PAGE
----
As life happens, we are continually faced with making a choice that involves a “what to do now?” dialogue with yourself and/or other interested parties. It might be a family member, a business associate, your doctor, or any host of additional participants. The choice might require a yes or no decision. Or perhaps, choosing between A, B or C. It may be something like “How am I going to pay for that?”. All of us face these and endless other types of questions every day. For example:

Some choices are superficial:

Do I want to buy the red, tan, silver or white Chevy?

Some are important:

Do I want to change jobs and relocate the family?

If the market tanks again like it did a couple of years ago, how do I prevent any loss of money on the downside, and participate in the upside? What are my choices, if any?

Some choices are downright critical:

Do I have the heart surgery or cancer treatment being recommended or seek an alternative, a second opinion or option? How would I pay for it?

I’ve become critically ill and no longer have health insurance (or the coverage I have won’t pay for the treatment I need), I’ve lost my job, bills are piling up and I’ve run out of money. I’m staring foreclosure and bankruptcy in the face. I have life insurance but need money now, not after I’m dead. I’d like a choice that gives me a shot at living, finding a cure, sending the kids to college, keeping the house and avoiding bankruptcy? What could I have done? Did I have any choices?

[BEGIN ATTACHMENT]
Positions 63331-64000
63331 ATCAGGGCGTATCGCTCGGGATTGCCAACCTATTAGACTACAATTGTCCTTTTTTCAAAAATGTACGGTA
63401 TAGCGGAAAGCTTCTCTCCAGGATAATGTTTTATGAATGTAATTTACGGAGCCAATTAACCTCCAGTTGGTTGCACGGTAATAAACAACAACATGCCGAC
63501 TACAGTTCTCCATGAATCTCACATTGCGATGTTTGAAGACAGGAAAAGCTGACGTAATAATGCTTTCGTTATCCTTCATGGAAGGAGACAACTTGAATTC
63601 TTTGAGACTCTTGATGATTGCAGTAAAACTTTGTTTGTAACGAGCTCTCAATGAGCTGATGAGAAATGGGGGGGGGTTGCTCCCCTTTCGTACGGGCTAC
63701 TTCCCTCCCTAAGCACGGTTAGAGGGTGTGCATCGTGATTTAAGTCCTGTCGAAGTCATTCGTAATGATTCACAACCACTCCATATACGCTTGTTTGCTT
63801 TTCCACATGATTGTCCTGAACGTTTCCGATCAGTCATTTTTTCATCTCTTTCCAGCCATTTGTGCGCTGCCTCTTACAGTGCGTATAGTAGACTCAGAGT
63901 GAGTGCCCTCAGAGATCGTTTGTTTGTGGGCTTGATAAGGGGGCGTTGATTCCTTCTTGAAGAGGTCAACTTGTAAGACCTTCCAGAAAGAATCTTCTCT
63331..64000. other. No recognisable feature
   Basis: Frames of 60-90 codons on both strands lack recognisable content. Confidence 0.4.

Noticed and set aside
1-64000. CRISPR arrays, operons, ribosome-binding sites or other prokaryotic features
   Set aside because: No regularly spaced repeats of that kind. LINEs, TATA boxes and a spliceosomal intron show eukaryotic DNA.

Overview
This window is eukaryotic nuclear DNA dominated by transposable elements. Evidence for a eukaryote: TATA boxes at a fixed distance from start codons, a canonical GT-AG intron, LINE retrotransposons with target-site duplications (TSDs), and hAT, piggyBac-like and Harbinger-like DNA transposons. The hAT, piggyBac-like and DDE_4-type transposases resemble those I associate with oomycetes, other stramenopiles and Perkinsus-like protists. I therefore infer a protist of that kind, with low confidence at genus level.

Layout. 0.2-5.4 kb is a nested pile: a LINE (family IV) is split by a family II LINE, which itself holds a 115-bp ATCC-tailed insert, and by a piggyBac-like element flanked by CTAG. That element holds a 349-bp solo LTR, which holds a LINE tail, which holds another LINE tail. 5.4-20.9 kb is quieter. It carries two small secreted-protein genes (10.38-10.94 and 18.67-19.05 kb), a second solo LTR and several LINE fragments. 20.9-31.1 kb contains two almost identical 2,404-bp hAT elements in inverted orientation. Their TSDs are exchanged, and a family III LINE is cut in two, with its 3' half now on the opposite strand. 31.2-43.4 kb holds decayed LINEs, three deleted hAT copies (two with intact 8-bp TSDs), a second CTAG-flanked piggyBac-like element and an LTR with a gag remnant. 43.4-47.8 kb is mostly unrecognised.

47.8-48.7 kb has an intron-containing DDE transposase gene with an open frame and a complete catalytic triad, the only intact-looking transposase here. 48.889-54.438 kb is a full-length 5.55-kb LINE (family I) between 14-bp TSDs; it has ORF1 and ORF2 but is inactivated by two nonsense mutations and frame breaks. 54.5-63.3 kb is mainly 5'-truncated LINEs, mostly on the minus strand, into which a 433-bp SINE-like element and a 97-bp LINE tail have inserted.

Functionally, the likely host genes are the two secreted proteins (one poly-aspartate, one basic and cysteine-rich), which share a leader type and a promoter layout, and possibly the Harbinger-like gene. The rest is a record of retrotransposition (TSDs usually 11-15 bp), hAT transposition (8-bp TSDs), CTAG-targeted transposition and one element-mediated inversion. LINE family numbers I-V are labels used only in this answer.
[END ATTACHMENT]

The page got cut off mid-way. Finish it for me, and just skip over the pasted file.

My spouse is terminally ill and the doctors gives him/her six months to live. Our dream was to visit Paris or Italy or the Holy Land. We both have life insurance, but we’re short on money and I want to fulfill our dream. If only I could access some funds, my choice in a heartbeat would be to take the trip now while my spouse could still enjoy it.

Choices, choices, choices! That’s what we ALL want.

Not just a product, but a CHOICE.

Original Article by Rick Drazien – Living Edge, September 2011